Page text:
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Nucleic Acids


Nucleic Acids Nucleic acids are found in all living cells and form the genetic material, thus being responsible for storage and replication of genetic information. – PowerPoint PPT presentation

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Title: Nucleic Acids

  • Nucleic Acids
  • Nucleic acids are found in all living cells and
    form the genetic material, thus being responsible
    for storage and replication of genetic
  • Nucleic acids are also closely associated with
    protein synthesis and enhance the expression of
    genetic information .
  • Nucleic acids are high molecular weight polymers
    composed of structures called nucleotides as
    repeating units.
  • Nucleotides are joined by covalent bond to form
    a long molecule (polynucleotide). This
    joined nucleotide make a nucleic acids.
  • Both DNA and RNA are nucleic acid or

  • A nucleotide is made up of three small
  • A phosphate group or phosphoric acid
  • A pentose sugar either deoxyribose or ribose
  • A nitrogenous base, either thymine, adenine,
    guanine, cytosine or uracil.
  • If the nucleotides contain ribose, the resulting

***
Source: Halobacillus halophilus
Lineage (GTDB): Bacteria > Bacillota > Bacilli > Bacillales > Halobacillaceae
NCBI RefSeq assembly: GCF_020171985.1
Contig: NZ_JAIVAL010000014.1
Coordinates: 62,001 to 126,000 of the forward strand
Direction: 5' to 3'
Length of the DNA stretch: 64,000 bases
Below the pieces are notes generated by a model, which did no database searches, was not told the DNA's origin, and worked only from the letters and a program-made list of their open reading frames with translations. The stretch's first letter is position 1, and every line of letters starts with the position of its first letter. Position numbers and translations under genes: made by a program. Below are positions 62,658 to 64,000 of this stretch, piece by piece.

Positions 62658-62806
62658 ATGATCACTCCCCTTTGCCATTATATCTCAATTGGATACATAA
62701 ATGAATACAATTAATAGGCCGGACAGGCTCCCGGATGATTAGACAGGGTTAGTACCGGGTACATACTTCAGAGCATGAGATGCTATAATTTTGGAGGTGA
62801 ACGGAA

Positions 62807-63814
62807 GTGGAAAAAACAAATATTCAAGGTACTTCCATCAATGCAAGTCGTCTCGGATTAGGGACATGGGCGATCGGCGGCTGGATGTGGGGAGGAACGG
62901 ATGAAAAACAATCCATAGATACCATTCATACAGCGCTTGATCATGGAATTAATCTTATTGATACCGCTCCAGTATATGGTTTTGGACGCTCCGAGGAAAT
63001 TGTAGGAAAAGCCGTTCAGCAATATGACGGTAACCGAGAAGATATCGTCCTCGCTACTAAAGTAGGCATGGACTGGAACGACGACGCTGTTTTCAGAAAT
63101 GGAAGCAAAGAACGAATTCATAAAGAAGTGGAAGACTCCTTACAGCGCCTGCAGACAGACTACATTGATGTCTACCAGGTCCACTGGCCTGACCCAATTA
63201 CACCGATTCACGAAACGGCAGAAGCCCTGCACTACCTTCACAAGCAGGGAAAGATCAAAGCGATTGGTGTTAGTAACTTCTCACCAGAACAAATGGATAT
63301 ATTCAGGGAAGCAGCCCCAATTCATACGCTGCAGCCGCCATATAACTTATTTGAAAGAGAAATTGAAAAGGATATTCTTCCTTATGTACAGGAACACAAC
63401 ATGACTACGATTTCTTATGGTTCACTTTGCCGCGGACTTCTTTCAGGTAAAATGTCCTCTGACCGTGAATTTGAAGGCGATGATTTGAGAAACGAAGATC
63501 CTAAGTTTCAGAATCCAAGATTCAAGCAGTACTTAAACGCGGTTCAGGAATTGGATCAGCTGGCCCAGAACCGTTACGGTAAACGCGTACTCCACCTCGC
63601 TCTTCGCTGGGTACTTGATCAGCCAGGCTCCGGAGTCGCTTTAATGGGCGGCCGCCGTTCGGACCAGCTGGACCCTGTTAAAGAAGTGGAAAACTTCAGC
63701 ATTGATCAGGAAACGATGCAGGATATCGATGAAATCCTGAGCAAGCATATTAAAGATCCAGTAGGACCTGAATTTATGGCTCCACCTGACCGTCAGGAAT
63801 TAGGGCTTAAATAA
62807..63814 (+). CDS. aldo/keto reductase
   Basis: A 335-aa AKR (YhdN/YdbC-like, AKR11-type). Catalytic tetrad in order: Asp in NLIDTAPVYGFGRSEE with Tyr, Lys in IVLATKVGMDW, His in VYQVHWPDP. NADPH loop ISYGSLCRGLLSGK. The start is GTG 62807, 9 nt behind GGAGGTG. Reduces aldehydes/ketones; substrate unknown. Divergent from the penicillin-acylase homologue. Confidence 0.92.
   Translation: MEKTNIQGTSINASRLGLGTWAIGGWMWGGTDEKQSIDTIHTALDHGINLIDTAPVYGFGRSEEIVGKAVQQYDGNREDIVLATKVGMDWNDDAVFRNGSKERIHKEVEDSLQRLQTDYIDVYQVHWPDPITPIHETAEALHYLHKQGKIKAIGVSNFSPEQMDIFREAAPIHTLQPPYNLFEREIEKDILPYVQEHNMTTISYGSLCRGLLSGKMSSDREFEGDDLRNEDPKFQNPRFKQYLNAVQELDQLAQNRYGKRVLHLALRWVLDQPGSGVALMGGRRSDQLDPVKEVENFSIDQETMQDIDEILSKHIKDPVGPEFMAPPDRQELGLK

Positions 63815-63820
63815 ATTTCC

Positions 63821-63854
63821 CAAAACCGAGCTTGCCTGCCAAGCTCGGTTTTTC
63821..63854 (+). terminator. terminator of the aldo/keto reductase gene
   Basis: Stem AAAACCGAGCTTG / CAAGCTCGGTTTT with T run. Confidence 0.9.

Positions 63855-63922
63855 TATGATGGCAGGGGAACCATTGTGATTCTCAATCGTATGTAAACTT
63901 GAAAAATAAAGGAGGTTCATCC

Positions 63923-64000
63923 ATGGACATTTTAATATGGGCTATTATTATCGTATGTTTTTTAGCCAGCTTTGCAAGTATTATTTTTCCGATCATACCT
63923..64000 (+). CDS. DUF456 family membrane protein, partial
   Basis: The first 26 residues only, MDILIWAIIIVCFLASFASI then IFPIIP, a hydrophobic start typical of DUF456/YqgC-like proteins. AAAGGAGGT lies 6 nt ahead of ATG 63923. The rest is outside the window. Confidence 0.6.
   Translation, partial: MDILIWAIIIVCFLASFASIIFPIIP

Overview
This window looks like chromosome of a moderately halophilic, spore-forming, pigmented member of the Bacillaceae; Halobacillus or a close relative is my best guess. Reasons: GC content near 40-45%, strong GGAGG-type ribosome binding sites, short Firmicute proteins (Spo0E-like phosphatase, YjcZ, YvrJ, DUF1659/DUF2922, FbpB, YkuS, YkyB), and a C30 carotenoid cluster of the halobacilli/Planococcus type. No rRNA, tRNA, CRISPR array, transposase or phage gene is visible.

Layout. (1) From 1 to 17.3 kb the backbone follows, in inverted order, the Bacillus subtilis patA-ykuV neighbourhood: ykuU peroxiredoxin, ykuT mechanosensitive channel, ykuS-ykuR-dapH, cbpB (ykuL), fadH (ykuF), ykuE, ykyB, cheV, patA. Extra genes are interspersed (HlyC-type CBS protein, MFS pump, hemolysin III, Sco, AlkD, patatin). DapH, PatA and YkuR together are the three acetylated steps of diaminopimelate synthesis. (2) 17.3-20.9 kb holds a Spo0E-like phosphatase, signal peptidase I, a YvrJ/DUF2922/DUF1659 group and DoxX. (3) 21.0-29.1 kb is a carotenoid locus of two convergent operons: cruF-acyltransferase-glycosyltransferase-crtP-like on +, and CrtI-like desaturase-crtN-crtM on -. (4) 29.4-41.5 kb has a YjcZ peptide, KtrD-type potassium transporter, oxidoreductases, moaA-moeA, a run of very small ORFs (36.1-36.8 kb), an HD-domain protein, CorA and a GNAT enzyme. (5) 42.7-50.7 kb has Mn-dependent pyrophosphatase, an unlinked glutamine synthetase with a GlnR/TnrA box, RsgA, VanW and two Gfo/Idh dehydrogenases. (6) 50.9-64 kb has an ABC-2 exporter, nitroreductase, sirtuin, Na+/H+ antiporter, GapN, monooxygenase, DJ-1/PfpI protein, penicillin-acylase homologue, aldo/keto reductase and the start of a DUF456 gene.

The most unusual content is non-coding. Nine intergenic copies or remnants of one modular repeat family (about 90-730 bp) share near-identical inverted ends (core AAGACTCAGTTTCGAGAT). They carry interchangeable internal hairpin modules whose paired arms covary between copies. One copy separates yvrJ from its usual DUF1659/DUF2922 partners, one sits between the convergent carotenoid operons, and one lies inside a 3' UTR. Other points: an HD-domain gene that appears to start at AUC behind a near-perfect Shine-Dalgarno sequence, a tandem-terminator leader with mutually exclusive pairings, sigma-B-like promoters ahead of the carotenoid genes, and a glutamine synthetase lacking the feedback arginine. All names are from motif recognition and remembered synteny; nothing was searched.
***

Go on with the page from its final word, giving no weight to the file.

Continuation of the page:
polynucleotide is ribonucleic acid (RNA)
  • If the nucleotides contain deoxyribose, the
    resulting polynucleotide is deoxyribonucleic
    acid (DNA)
  • DNA molecules are much longer than RNA molecules
    and quite enormous.

  • RNA (Ribonucleic acid)
  • Found in nucleus, mitochondria, chloroplast,
    cell wall
  • RNA nucleotide may contain several thousand
  • The four possible bases of RNA are adenine,
    guanine, cytosine, uracil and they never contain
  • Types of RNAs
  • Broadly classified as genetic RNA and non-genetic
  • Genetic RNA In most of the plant viruses, the
    genetic material is RNA as DNA is absent.
    Genetic RNA contain information which is
    normally found in DNA in higher organism( RNA
    replaced DNA)
  • Categories of genetic RNA
  • Double stranded RNA- generally follow rule of
    base paring as in case of DNA
  • Single stranded RNA in covalently closed circle
  • Single stranded RNA in a linear form

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  • Non-genetic RNA in organism where DNA is
    present, RNA does not serve as genetic material.
    The non-genetic RNA is synthesized on DNA.
  • Types of non-genetic RNA
  • Ribosomal RNA (rRNA)